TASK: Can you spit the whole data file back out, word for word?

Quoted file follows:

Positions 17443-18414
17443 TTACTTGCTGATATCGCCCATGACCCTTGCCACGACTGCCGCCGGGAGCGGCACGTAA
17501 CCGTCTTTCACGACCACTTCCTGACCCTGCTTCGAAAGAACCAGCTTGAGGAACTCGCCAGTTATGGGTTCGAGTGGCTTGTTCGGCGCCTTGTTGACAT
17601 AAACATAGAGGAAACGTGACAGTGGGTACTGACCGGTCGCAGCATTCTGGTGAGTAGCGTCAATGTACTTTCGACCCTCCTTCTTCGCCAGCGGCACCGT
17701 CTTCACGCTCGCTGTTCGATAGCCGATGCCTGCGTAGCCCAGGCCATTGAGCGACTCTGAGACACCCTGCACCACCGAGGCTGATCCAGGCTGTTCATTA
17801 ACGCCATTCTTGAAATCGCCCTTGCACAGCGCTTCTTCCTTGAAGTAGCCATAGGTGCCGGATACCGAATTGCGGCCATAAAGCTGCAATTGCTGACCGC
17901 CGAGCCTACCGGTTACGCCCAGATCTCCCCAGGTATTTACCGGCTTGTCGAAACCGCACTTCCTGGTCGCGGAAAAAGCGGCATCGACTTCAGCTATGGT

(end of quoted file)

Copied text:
Positions 17443-18414
17443 TTACTTGCTGATATCGCCCATGACCCTTGCCACGACTGCCGCCGGGAGCGGCACGTAA
17501 CCGTCTTTCACGACCACTTCCTGACCCTGCTTCGAAAGAACCAGCTTGAGGAACTCGCCAGTTATGGGTTCGAGTGGCTTGTTCGGCGCCTTGTTGACAT
17601 AAACATAGAGGAAACGTGACAGTGGGTACTGACCGGTCGCAGCATTCTGGTGAGTAGCGTCAATGTACTTTCGACCCTCCTTCTTCGCCAGCGGCACCGT
17701 CTTCACGCTCGCTGTTCGATAGCCGATGCCTGCGTAGCCCAGGCCATTGAGCGACTCTGAGACACCCTGCACCACCGAGGCTGATCCAGGCTGTTCATTA
17801 ACGCCATTCTTGAAATCGCCCTTGCACAGCGCTTCTTCCTTGAAGTAGCCATAGGTGCCGGATACCGAATTGCGGCCATAAAGCTGCAATTGCTGACCGC
17901 CGAGCCTACCGGTTACGCCCAGATCTCCCCAGGTATTTACCGGCTTGTCGAAACCGCACTTCCTGGTCGCGGAAAAAGCGGCATCGACTTCAGCTATGGT